Putting together a safari outfit for your teenager that is actually usable, rather than simply a costume pieced together from a costume shop is simple. Khaki trousers and shorts have been used for many years, having originated around 1848. The most difficult part might just be choosing what type of hat your teen wants to go with the outfit -- a leather outback hat, pith helmet or straw panama hat. The rest of the outfit can be put together at any local outdoor outfitter's store.
Find a pair of plain-front khaki trousers or shorts in your teenager's size. An important consideration in differentiating between costume purposes and a real safari is the use of linen fabrics. Light and breathable, linen is superior to cotton in hot climates, where cotton tends to hold onto the moisture of perspiration, while linen wicks moisture away. Cotton fabrics, however, are far less expensive than linen.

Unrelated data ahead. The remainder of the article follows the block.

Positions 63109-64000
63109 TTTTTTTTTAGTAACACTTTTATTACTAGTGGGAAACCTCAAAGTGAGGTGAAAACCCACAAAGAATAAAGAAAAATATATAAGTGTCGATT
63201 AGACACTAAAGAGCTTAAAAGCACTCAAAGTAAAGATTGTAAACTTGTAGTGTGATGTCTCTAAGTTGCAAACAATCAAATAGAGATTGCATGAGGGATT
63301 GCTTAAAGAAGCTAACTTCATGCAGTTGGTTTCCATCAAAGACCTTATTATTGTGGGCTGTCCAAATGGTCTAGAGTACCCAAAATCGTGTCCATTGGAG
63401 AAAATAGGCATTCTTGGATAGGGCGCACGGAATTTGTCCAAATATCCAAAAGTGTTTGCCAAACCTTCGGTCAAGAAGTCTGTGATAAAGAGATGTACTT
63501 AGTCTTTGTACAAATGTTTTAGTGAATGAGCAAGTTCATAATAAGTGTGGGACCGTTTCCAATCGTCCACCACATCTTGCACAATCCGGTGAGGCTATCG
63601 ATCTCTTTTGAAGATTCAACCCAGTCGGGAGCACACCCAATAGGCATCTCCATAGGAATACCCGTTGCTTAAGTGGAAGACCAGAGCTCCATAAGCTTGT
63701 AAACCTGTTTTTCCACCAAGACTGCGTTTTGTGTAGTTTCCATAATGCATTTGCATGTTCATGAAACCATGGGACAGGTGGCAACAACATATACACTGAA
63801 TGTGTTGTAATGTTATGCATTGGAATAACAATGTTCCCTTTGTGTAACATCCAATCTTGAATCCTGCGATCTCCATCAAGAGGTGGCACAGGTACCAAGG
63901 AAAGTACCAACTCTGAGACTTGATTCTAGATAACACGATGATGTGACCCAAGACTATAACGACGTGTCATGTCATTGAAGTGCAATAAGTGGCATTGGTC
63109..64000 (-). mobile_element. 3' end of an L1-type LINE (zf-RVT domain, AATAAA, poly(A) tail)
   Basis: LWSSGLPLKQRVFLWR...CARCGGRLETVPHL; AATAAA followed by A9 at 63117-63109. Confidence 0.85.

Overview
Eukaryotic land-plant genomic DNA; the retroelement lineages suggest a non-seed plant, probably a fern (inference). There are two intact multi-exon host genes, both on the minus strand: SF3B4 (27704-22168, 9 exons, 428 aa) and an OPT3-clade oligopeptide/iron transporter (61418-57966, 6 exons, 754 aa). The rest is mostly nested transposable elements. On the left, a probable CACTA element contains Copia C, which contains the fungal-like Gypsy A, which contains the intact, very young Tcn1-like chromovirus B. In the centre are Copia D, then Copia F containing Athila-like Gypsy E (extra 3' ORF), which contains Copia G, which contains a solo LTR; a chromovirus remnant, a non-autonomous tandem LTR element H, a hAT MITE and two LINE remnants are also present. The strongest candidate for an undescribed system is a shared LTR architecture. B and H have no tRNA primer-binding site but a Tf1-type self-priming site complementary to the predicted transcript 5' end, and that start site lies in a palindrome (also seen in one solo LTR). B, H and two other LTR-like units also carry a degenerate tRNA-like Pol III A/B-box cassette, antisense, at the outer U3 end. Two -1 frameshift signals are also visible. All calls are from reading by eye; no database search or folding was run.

Pair the trousers with a clean, white undershirt from your teenager's existing clothing, then a two-pocket button-up shirt. If the button-up shirt is cotton, such as for a costume, it should be put through the wash several times to get a worn-in look. Linen shirts do not require this in most cases, and it is unnecessary for anything but costume purposes when realism is desired.
Complete the costume with a plain brown leather belt with burnished brass buckle and your teenager's choice of head wear. For costume purposes, a pith helmet or leather safari hat is appropriate, but for real use, the best option available is a straw panama hat with a wide brim to deflect the sun's heat and allow the top of the head to be both protected and ventilated. Provide your teenager with brown leather hiking boots to complete the ensemble.
For real safaris, utilise clothing which protects the skin from sun and wind burn, broadly covering the skin, without restricting movement.